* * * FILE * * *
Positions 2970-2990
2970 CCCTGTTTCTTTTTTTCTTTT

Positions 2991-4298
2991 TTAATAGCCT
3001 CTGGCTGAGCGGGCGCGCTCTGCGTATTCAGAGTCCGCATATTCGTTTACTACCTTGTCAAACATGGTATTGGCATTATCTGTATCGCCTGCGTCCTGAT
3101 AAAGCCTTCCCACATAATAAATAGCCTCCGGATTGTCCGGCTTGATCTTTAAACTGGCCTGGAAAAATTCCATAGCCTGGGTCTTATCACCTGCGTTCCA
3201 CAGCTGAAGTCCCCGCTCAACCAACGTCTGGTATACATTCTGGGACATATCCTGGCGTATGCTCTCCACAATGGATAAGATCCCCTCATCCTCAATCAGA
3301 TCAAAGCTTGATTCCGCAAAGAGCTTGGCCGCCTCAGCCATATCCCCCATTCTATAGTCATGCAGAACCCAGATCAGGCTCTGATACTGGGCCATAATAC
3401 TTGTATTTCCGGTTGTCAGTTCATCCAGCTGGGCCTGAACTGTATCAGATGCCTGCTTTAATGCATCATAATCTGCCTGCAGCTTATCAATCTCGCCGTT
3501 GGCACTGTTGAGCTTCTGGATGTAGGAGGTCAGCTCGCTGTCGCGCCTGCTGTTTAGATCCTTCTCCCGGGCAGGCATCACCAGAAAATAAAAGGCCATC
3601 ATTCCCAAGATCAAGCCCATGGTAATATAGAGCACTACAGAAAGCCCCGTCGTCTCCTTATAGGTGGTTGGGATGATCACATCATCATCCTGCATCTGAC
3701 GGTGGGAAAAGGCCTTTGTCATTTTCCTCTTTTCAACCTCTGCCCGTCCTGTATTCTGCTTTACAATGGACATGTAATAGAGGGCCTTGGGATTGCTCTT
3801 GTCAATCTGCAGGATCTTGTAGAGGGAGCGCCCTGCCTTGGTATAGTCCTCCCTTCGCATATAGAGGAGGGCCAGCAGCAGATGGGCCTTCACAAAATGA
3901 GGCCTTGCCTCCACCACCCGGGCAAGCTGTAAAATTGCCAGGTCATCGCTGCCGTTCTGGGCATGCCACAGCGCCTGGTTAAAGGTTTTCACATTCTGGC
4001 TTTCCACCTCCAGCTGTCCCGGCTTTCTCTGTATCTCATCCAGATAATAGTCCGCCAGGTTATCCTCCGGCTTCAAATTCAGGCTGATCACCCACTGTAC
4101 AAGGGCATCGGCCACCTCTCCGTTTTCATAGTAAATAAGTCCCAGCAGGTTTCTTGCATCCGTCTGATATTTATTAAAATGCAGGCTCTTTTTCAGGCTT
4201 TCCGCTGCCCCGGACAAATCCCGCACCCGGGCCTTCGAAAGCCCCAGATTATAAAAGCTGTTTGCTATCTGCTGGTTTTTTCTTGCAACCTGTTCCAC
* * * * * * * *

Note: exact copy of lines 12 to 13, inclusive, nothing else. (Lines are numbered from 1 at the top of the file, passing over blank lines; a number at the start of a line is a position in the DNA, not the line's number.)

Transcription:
3701 GGTGGGAAAAGGCCTTTGTCATTTTCCTCTTTTCAACCTCTGCCCGTCCTGTATTCTGCTTTACAATGGACATGTAATAGAGGGCCTTGGGATTGCTCTT
3801 GTCAATCTGCAGGATCTTGTAGAGGGAGCGCCCTGCCTTGGTATAGTCCTCCCTTCGCATATAGAGGAGGGCCAGCAGCAGATGGGCCTTCACAAAATGA